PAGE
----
View of Dead Sea from inside cave
(thanks, Eric Matson)
In the autumn of 1975, Greg Lake – the Lake in prog-rock supergroup Emerson, Lake, and Palmer – embarked with a production crew to one of the most famous locations on Earth to shoot a music video for his holiday song, "I Believe in Father Christmas." Images of sand dunes, palm trees, and head-covered Bedouin camel-riders flash between shots of this '70s-style rock balladeer strumming along on his custom acoustic guitar while on location in a series of caves near Qumran, Israel – just off the coast of the Dead Sea – where, in 1946, three young shepherd boys had happened upon ancient clay jars which contained what are now known as the Dead Sea Scrolls.
Qumran is an archeological site in the West Bank of Israel, on the northwestern shore of the Dead Sea. In 1949, what became known as Cave 1 – the first scroll-bearing cave – was excavated. Ultimately, 981 different texts were discovered hidden in those surrounding caves between 1946 and 1956. Most of the texts are written in Hebrew with some in Aramaic and Greek, and include historical and religious significance, since they are works which were later compiled into the Hebrew Bible, or Torah.
Caves at Qumran
Traditionally, the scrolls are believed to have been written by one of the ancient Jewish sects, the Essenes, who were the Franciscan Monks of Judea. Not all have been identified as of today, but 40 percent of them are copies of texts from the Torah and another 30 percent are from the same time period, though not incorporated into the Jewish canon. For the millions of Christians across the world, this would be the most gargantuan archaeological discovery, if not of the 20th century, than of human history.
In a 2013 Songfacts interview
, Greg said, "The beginning of the story is religious and it goes back to Israel… It [the shoot] involved climbing across this ledge and there was hundreds of feet of sheer drop, both sides… So I got inside the Dead Sea Scroll caves. They’re tiny little caves the size of a bathroom, really.” But is it really a Christmas song? Many listeners would argue no, particularly when paying closer attention to the lyrics.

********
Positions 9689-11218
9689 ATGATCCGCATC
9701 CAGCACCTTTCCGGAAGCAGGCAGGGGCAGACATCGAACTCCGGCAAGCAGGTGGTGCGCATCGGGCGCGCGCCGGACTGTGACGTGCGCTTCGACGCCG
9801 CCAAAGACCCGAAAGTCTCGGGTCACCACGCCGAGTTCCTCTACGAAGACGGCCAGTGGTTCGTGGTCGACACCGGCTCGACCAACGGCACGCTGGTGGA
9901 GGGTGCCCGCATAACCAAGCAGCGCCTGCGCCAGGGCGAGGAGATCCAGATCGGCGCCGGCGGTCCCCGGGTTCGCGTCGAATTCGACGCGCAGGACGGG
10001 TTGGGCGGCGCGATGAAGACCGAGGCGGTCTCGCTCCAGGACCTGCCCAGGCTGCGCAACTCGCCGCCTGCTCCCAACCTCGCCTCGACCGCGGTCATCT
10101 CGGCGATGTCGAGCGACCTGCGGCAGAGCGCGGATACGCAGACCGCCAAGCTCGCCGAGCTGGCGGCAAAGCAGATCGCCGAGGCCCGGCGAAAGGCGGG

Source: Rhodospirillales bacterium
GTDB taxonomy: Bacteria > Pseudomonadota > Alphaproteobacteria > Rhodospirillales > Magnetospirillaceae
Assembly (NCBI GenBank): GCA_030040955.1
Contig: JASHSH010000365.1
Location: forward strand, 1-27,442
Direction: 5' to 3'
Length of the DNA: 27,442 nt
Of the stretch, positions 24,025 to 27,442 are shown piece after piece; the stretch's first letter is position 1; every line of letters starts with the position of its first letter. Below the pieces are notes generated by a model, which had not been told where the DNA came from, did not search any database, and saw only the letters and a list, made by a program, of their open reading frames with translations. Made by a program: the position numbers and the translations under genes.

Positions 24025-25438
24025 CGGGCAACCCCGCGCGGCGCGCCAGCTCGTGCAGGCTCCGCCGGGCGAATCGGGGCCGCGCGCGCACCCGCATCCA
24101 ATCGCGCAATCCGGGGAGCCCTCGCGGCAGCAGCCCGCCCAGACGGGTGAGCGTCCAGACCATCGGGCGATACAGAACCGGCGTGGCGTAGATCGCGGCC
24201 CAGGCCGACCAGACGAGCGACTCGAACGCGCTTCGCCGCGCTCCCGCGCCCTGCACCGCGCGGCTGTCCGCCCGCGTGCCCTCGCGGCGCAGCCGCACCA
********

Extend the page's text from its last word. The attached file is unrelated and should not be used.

Dead Sea Scroll"They sold me a dream of Christmas, they sold me a silent night, and they told me a fairy story, ‘till I believed in the Israelite."
All in all, not a rousing endorsement of the holiday season. Lake wrote the song as a protest or stern chastisement of the commercialization of Christmas. Upon intense scrutiny, I find it hard to believe that was the composer’s sole purpose, although the subtext is quite there. What does jump out at me is what co-writer Peter Sinfield has claimed the song to be about, specifically, the loss of childhood innocence.
The lyrics do, in fact, paint a vivid picture of the narrator as a boy being taught the true meaning of Christmas, only to find out later in life that it’s all a clever disguise. Lake told Mojo
magazine, “I find it appalling when people say it’s politically incorrect to talk about Christmas. You’ve got to talk about ‘the Holiday Season.’ Christmas was a time of family warmth and love. There was a feeling of forgiveness, acceptance. And I do believe in Father Christmas.”
Unraveled Dead Sea Scrolls
(thanks Abraham Habermann)
Which begs the question: Why inter-cut stock footage clips of the Vietnam War with his otherwise beautifully-shot Dead Sea music video? Personally, I’m proud of artists who have the courage to write non-traditional Christmas songs that challenge the status quo. It’s not good business, however, when radio stations and compilation albums flat out refuse to include your song on the same playlists with other more light-hearted tunes. If an artist is capable of churning out a radio-friendly and catchy Christmas song, they’ll be set for life.
Every year, millions of people will hear and fall in love with their music. Unfortunately for Greg Lake, other than a vaguely recognizable hook in the melody, I can barely recall hearing "I Believe In Father Christmas" ever in my life, and I certainly hadn’t seen the video before doing the research to write this article. This is quite a shame, because it’s a cute little ditty that would’ve earned itself hours of Christmas radio airplay with some slightly friendlier lyrics. Once a progressive rocker, always a progressive rocker, I suppose.
~ Justin Novelli
I Believe In Father Christmas Songfacts
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